Sink skirts have been a lasting style, derived more out of necessity to cover unsightly plumbing fixtures or bathroom toiletries than for aesthetics. But they’re not only highly functional and economical — they also provide softness to both kitchens and baths.
These designers started out designing many of their pieces with hair dryer ”holsters,” a lot like what you’d see at a hair salon. These were usually mounted on the back of vanity doors. But this particular dressing table doesn’t have any doors — there are only drawers — so they had to come up with another way for the client to store her hair dryer and curling iron.
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White subway tiles for the shower and pinwheel tiles for the floor provided the starting point for the rest of the bathroom’s materials. Although the simple color scheme falls in line with this bathroom’s period style, jons112 also wanted something to match the decor of the guest bedroom next door. jons112 framed a photo from a vacation for a simple, personal touch.
historic hues – We tend to go for white, but color can make a big difference in the bathroom. This Art Deco-style space sports mint-green tiles that instantly transport you back to another era. Note the slim border of black tile, a classic traditional feature. When it comes to bathroom wall lights, it may be worth taking the time to find ones that match your look, like these retro numbers.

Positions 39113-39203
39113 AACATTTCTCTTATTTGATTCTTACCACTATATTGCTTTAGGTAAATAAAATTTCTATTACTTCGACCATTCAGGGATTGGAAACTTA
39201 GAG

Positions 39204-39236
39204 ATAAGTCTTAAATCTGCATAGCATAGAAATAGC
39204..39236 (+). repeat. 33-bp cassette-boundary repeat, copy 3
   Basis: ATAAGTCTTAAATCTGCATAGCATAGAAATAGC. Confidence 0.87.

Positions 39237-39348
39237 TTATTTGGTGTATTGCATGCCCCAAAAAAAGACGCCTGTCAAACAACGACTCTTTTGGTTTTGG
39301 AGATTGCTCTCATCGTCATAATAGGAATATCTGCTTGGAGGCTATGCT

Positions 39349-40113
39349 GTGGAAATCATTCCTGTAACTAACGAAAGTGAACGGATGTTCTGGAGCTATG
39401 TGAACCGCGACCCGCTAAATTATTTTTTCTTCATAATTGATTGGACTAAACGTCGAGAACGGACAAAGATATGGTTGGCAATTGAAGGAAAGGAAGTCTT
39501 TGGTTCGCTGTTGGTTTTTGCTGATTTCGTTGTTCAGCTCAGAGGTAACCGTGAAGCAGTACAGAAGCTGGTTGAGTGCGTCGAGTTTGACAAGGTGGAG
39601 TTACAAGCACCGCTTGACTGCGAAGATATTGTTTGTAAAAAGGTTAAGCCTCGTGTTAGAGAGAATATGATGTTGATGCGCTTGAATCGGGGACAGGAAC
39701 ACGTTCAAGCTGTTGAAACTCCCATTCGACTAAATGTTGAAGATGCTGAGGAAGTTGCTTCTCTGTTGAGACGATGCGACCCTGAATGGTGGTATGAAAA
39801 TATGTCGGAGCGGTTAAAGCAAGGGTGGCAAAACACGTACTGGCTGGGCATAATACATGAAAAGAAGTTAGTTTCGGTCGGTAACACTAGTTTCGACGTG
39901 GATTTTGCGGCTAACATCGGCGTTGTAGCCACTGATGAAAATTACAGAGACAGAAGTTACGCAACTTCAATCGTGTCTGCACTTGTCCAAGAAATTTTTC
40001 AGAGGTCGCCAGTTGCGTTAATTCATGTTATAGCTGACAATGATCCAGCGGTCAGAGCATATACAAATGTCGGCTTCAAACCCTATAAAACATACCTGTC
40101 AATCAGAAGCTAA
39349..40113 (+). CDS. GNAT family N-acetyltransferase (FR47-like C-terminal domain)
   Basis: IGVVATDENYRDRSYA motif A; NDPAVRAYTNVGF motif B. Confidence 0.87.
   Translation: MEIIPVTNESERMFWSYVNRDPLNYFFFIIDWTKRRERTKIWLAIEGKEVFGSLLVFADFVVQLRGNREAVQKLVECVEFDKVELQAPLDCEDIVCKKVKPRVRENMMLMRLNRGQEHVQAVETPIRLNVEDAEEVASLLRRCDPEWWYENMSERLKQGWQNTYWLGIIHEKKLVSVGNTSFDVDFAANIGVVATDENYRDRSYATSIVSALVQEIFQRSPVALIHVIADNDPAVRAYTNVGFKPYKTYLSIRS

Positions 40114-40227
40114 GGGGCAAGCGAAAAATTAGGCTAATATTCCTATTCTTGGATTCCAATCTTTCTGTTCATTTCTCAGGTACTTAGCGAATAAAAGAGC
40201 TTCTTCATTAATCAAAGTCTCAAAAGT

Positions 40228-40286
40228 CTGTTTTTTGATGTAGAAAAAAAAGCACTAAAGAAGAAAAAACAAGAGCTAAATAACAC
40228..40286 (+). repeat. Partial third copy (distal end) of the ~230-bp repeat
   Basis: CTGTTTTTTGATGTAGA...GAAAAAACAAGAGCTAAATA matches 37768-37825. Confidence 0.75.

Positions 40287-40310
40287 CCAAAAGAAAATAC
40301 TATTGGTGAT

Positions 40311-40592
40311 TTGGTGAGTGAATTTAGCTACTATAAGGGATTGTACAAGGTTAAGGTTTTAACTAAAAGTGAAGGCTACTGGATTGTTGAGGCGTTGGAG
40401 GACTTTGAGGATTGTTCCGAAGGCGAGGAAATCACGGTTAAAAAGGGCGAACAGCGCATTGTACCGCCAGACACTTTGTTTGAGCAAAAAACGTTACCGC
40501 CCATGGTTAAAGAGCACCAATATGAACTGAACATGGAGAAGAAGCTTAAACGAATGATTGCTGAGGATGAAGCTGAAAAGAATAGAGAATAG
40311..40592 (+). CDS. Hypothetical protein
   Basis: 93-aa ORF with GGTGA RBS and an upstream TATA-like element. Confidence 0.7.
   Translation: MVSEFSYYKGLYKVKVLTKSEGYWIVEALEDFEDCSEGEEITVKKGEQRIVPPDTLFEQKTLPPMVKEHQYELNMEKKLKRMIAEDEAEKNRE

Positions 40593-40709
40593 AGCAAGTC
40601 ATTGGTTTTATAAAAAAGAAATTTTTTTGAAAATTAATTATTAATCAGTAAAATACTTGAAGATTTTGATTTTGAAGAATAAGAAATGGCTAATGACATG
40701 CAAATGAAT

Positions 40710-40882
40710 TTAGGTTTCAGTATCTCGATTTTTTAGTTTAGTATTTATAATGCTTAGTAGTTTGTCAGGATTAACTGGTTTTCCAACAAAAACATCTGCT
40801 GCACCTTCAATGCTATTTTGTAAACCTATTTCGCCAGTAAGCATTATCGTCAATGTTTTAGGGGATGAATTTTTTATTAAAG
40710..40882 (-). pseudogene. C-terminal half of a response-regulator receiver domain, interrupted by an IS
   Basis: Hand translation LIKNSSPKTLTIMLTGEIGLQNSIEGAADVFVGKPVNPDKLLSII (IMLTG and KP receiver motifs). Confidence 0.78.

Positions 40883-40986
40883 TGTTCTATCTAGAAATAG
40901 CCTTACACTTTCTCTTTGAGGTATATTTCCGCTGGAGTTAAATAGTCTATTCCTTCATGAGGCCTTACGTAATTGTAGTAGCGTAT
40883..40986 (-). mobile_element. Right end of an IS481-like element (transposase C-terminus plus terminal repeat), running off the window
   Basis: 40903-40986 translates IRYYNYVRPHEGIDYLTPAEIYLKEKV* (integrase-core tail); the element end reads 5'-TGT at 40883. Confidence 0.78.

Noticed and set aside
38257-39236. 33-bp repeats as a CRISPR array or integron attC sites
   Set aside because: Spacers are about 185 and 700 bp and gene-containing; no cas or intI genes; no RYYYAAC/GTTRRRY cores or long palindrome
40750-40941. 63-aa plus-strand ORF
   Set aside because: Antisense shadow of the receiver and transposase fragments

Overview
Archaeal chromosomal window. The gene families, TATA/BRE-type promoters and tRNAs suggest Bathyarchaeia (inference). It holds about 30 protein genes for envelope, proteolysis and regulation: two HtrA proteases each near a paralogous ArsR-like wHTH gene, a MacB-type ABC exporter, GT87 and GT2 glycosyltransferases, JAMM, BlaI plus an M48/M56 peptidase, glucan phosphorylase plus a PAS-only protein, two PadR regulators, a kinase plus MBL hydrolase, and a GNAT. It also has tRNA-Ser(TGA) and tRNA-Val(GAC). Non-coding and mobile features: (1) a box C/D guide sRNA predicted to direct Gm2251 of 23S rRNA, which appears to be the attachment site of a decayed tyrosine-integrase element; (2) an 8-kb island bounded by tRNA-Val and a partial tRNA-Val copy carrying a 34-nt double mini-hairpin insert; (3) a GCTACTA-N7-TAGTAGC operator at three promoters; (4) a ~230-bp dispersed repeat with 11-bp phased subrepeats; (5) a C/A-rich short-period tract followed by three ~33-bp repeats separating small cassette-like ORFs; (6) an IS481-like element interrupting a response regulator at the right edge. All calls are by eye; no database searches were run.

Each of these sinks includes a towel bar that also acts as a guard to prevent contact with the chrome pipes, which can get very hot when you’re running extremely hot water. These wood sinks are naturally gorgeous. That is, their appeal comes from the natural beauty of the wood grain. It might sound surprising, but with the right finish, wood sinks can last for generations. Most finishes need to be reapplied periodically, often every year.